If you don’t have a budget, you’re not alone. According to a Gallup poll, only one in three Americans prepares a detailed household budget.

Drafting a budget doesn’t have to be intimidating. It’s basically a spending plan that helps you decide how to allocate money coming in. In order to make informed financial decisions, you need to know how you’re spending your money every month. Putting together a budget simply means putting a framework around your spending and making sure it aligns with your goals.

Look for some obvious places in your budget where you can make cuts without feeling a pinch. If you have a cable TV subscription package, shop around to see what other options out there will fit your needs. Also, call up your cable provider and negotiate a better rate or downgrade to a cheaper package that still gives you the channels you want.

Another good area to review is your cell phone plan. There are many different options for wireless service outside of a traditional contract. Prepaid service providers such as Cricket and Republic Wireless can help you cut down your bill significantly without locking you into a contract.

Other areas that you may want to revisit are your auto and home insurance, your grocery bill, as well as your entertainment, and dining out expenses. Any money you save on your monthly expenses should be funneled directly into a savings account to put toward important priorities such as building an emergency fund, paying down debt, investing more in your retirement accounts or saving for your child’s college education.

Pay off debt

Instead of focusing on things you can’t control such as the stock market, focus on what you can control – paying down your debt. According to Student Loan Hero, the average student loan payment is $351 a month. With the money you’re able to save by revising your budget, you can make extra payments toward your student loan debt to help bring down the balance faster.

If you have credit card debt, paying down that balance will all but guarantee high returns. Many credit card accounts charge interest of 20 percent or more so making a payment will offer a better return on your investment than the stock market. You also get the immediate satisfaction of a guaranteed high return which you won’t get with investing in the market.

Work with your partner or spouse to make a plan for debt payoff. Drafting a plan together will ensure you’re both on the same page for how to tackle any outstanding balances. In addition, it means you can hold each other accountable and cheer each other on through what can often be a daunting undertaking.

As you pay off each additional debt, roll the money you had earmarked for these payments toward taking care of the next balance on your list. This will help expedite the repayment process and give you positive feedback on your efforts.

Review your financial resources

With your big picture goals in mind, take a stock of your financial resources. Look at all of your assets and review your income streams.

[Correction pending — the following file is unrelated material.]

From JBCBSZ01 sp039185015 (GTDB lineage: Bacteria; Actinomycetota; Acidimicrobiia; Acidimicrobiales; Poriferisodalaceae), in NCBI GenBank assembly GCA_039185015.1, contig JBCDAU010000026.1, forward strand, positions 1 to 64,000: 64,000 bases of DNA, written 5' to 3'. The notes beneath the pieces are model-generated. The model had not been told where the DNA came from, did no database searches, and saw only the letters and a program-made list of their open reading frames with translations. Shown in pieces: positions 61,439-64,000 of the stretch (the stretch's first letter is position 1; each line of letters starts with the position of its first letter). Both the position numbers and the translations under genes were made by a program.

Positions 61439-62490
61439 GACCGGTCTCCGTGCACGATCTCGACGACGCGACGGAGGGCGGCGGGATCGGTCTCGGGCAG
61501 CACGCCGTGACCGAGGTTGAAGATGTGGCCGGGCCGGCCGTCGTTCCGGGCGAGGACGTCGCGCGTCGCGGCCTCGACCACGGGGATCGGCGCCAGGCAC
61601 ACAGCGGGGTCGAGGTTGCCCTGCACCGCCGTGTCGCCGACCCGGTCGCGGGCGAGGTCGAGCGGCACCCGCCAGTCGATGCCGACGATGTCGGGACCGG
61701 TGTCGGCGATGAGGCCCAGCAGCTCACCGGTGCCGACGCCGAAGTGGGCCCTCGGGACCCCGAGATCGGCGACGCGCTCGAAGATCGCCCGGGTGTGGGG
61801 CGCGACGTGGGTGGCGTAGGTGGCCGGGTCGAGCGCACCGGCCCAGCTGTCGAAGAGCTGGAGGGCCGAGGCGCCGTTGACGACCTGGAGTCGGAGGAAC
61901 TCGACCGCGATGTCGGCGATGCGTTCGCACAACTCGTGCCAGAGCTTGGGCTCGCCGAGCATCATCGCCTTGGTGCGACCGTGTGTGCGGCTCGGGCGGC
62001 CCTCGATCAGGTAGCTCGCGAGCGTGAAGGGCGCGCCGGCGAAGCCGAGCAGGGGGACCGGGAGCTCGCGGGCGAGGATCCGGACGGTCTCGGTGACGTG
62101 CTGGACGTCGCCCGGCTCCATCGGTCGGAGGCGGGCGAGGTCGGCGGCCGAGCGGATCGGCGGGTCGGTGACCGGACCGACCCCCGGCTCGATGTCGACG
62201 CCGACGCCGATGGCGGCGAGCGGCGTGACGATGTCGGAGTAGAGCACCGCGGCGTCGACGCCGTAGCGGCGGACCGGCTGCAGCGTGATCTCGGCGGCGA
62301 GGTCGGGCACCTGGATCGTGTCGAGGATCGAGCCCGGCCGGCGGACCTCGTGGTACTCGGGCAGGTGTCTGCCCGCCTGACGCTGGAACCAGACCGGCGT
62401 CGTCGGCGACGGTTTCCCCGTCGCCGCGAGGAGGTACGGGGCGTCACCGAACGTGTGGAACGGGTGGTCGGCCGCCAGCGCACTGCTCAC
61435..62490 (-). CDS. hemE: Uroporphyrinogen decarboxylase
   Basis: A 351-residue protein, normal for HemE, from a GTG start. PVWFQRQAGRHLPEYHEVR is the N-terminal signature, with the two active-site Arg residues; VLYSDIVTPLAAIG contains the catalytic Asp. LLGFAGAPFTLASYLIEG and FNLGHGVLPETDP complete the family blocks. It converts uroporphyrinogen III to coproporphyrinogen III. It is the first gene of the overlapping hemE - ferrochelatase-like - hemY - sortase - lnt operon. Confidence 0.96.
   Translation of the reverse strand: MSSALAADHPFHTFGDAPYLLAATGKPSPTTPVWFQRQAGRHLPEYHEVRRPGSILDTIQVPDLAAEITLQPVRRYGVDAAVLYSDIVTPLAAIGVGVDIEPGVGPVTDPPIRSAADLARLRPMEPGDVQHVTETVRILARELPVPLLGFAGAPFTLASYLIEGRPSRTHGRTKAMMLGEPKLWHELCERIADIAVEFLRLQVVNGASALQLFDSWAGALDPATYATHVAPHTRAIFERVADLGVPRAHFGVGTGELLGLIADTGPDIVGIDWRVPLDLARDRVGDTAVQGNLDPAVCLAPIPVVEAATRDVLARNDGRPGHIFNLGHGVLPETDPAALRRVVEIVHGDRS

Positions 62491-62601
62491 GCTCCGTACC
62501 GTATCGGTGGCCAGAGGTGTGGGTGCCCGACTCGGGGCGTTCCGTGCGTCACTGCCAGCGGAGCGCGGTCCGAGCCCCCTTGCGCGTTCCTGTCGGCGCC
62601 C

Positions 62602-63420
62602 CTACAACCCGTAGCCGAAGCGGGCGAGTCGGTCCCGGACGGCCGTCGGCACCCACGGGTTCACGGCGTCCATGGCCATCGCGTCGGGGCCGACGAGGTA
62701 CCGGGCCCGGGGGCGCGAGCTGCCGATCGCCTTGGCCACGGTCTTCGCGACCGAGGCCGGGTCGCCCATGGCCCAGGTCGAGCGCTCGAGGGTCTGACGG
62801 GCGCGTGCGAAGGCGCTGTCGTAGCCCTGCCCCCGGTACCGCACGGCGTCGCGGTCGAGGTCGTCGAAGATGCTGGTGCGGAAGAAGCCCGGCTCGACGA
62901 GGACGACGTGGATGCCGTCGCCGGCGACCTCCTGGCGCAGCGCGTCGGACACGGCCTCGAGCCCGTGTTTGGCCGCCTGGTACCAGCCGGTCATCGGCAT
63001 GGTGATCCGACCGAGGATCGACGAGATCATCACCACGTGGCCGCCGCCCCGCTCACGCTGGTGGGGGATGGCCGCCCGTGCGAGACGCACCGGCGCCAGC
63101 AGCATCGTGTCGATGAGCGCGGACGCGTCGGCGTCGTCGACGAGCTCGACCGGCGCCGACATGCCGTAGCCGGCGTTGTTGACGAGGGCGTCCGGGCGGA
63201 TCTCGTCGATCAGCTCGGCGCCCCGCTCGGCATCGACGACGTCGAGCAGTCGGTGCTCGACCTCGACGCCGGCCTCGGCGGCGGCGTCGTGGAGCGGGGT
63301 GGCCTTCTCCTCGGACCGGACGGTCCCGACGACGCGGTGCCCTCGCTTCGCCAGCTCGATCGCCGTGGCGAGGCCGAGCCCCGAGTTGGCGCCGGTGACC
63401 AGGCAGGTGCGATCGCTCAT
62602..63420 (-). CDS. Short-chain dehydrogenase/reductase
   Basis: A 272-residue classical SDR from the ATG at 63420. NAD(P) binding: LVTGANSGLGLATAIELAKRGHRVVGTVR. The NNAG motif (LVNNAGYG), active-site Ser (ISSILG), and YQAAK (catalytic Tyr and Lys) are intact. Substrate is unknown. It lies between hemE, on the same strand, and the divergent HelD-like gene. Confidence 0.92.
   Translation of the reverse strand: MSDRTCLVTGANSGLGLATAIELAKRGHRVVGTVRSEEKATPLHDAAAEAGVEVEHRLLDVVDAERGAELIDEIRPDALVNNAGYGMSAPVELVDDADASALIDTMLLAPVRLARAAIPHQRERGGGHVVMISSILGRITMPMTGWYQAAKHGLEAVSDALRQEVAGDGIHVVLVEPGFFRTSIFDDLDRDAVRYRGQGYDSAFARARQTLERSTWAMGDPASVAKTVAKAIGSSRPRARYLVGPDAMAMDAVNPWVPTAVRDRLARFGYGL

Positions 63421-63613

Take note of how much of your money is tied up in stocks, bonds, savings accounts, CDs, home equity, business equity, and so on. Make sure you review every account and asset that you have and keep track of them in the long term.

Having an overview of your financial resources in one place that will help you make a better plan for the future. Match that up against your long-term goals to ensure the two are in alignment.

For example, if you plan on retiring in the next five years, you may want to shift some higher-risk investments into lower-risk funds. On the other hand, if you’re not planning to use the money for another 20 years, you may want to take on more risk.

Another upside of reviewing all of your financial resources on a regular basis is that it puts any market fluctuations into a different light. You may have one or two investments that are currently dropping in value due to market conditions but when viewed in the light of all of your assets, they’re likely to have a much smaller impact. Sometimes we get so wrapped up in the latest market fluctuations that we forget to take a holistic view of our finances.

With that in mind, it’s also important to diversify your financial resources. Don’t put all of your money into one or two investments – this exposes you to too much risk.

Make sure you have your savings spread out between investing in the market, real estate, savings account, bonds, and so on. This will give you added flexibility and help you view market fluctuations as more of a blip on your financial radar rather than a full-on catastrophic event.

Find balance

The most critical thing you can do for your peace of mind is to take a long-term view of your investments. Make a plan for your money that strikes the right balance between risk and reward. This will help guide you during tough financial times and ensure that your investments align with your values and goals.

Getting your finances in order means that stock market fluctuations will have less of an impact on your day-to-day life. In fact, a study in the Journal of Behavioral Science found that people who feel in control of their finances are less likely to be affected by market volatility.

The financial markets move up and down over time but often the best thing to do is stay the course and follow your investment plan. This may be easier said than done but having a blueprint in place will help bring you clarity. It’s never too late to get your finances in order, which in turn will help you weather future market volatility.

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This is a post from Clint Haynes, a Certified Financial Planner® and Financial Advisor in Kansas City, Missouri. He is also the founder and owner of NextGen Wealth. You can learn more about Clint at the website NextGen Wealth.

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NextGen Wealth, LLC is a registered Investment Advisor. Information presented is for educational purposes only and does not intend to make an offer or solicitation for the sale or purchase of any specific securities product, service, or investment strategy. Investments involve risk and unless otherwise stated, are not guaranteed. Be sure to first consult with a qualified financial advisor, tax professional, or attorney before implementing any strategy or recommendation discussed herein.